Tuesday, September 20, 2011

Kris Cross Applesauce

The last two and a half weeks of teaching have been quite the whirlwind adventure. Since my teaching certificate is still being processed I have to have a sub with me in the room at all times. The subs just sit in the back and I do all the teaching. The kids seem to have forgotten that there is always an old lady sitting in the back of the room and have just accepted her presence as being normal. I have a morning sub at one school and an afternoon at the other school and they’re both named Kris. They’re both great, but very different. Morning Kris wears jeans, has pigtails and does crafts while she subs and afternoon Kris dresses up like a business woman, works part-time as a realtor and does work in the back of the room that the office people give her.

After class on the second day of school morning Kris came up to me and said, “Ben, as a veteran of 40 years of teaching I feel like I should tell you some things.” She quickly complimented me on the things I was doing well and then told me all of the things I was doing wrong and warned me that things would get bad really fast if I didn’t fix them in the beginning. When she was finished and left I collapsed into a chair and just felt like barfing. Not because I was mad or disgusted, but because she was right and I knew it. I felt overwhelmed with all that I had to do. I knew going into this that I wasn’t prepared and having morning Kris expose my fears was like a kick in the pants. I felt physically ill for most of the first week of school because I knew I was in over my head and I’d bitten off more than I could chew.

To her credit morning Kris kept giving me advice. Everyday she’d write up a page of notes about how I was teaching and discuss it with me at the end of the day. She could have just sat in the back of the room and done nothing, but she decided to help me. And luckily I was smart enough to listen and do what she said. My room went from being on the verge of out of control to being orderly and organized. She pointed out all kinds of things that I would have missed. Morning Kris saved me from a terrible year and gave my kids a good classroom and I’m so grateful for her.

Afternoon Kris is very different. Morning Kris is pleasant, but afternoon Kris is incredibly pleasant. Morning Kris spent years teaching high school math and afternoon Kris spent years teaching elementary school and their differing experiences are evident in their personalities. Afternoon Kris has a soft, soothing voice while morning Kris has a commanding, authoritative voice. I’d ask afternoon Kris for advice hoping that she would help me like morning Kris did, but typically she would just praise me for doing a great job. While I appreciated the boast of self-esteem, I didn’t need that so much as I needed honest feedback. My afternoon classes are going well, but not nearly as well as my morning classes because I haven’t had someone advising me on how to create a better classroom each day. So here’s what I’ve learned: even though it makes me want to vomit, I’d rather be told how to be better than just be told that I’m great.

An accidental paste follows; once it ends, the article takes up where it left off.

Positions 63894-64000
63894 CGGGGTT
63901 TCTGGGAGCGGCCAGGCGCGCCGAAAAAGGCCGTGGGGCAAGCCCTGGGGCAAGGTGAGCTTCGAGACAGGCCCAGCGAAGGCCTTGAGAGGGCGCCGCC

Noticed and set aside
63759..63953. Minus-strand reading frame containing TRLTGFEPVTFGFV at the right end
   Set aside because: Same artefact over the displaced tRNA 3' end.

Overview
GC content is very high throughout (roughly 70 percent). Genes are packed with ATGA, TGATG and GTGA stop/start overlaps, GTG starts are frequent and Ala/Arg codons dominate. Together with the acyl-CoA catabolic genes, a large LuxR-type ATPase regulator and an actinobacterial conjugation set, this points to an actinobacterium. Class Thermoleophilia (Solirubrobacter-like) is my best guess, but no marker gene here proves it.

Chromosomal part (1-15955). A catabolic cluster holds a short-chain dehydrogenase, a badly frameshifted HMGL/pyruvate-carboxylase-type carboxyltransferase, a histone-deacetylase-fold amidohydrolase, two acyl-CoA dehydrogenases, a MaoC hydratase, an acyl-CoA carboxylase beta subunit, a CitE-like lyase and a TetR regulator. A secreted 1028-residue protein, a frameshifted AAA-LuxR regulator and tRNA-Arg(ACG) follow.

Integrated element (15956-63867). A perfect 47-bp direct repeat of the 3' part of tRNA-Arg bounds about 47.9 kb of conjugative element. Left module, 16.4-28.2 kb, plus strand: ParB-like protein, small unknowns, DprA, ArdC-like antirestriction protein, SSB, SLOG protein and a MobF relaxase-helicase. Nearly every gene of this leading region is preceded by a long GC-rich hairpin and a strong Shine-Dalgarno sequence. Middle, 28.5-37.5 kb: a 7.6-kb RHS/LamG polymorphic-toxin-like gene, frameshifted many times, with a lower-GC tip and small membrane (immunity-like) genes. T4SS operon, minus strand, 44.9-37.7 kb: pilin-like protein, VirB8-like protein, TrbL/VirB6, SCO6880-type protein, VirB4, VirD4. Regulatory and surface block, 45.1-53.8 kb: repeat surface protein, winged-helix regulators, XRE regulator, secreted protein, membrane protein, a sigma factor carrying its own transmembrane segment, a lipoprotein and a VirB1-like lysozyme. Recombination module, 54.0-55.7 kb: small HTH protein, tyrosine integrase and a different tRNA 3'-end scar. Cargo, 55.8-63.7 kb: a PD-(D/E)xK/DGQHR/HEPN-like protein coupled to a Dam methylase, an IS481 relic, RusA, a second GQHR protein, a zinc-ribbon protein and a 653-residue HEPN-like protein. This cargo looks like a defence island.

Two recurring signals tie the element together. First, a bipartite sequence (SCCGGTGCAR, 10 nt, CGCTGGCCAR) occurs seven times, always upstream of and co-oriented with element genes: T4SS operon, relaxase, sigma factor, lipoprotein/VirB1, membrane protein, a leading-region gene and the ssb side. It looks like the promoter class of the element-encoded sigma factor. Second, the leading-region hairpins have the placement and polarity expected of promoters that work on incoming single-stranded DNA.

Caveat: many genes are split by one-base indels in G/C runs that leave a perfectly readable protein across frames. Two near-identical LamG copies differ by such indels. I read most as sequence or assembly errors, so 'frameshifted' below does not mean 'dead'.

I will now poke fun at my students. On the second day of class I had my students fill out some information cards so that I could get to know them a little bit better. Here’s what two of them wrote when I asked them to tell me a little about themselves:
“I’m Mexican. I have a dog. My dog is fat.”
“I am Chinese. I take gummybear vitamins.”

I asked my students why they wanted to study Spanish. Here’s what one kid said:
“Since my friends also take Spanish, I want a special way to communicate together without our parents being nosy and asking ‘who’s this? Whatcha’ talking about?’”

My students were supposed to write any fears or concerns they had about Spanish class, but they apparently didn’t read the part that said “Spanish class.” Here’s what a few of them said:
“biggest fear: creepy ppl, sharks.”
“highly terrified of spiders and slugs.”
“Sometimes I forget the forms of Spanish and like I’m bad at writing sentences so I always get docked off points on tests.”
“I’m allergic to peanuts, but not deathly allergic.”
“understandance of speech.”
“I hate being sick, so I try to stay away from sick people or ya know and yay.”


Nicole said...

Wow, that's great. Basically made my day. Kids say the darnedest things.

Allison said...

Oh my gosh. I just died laughing. I love the profound things that junior high kids say.

Chantelle said...

I would give you tips for teaching, but they are all meant for 8-year-olds and under, so probably not very effective. If afternoon Kris taught elementary school for many years, maybe she is just afraid of middle schoolers and therefore doesn't have much advice to give you. I know I am. Even the 5th and 6th graders walking the halls of my school make me a little nervous. They look so huge compared to 2nd graders and they have such attitudes! Kudos to you for venturing into the halls of middle school. I'll bet you are going to be one of their favorite teachers ever!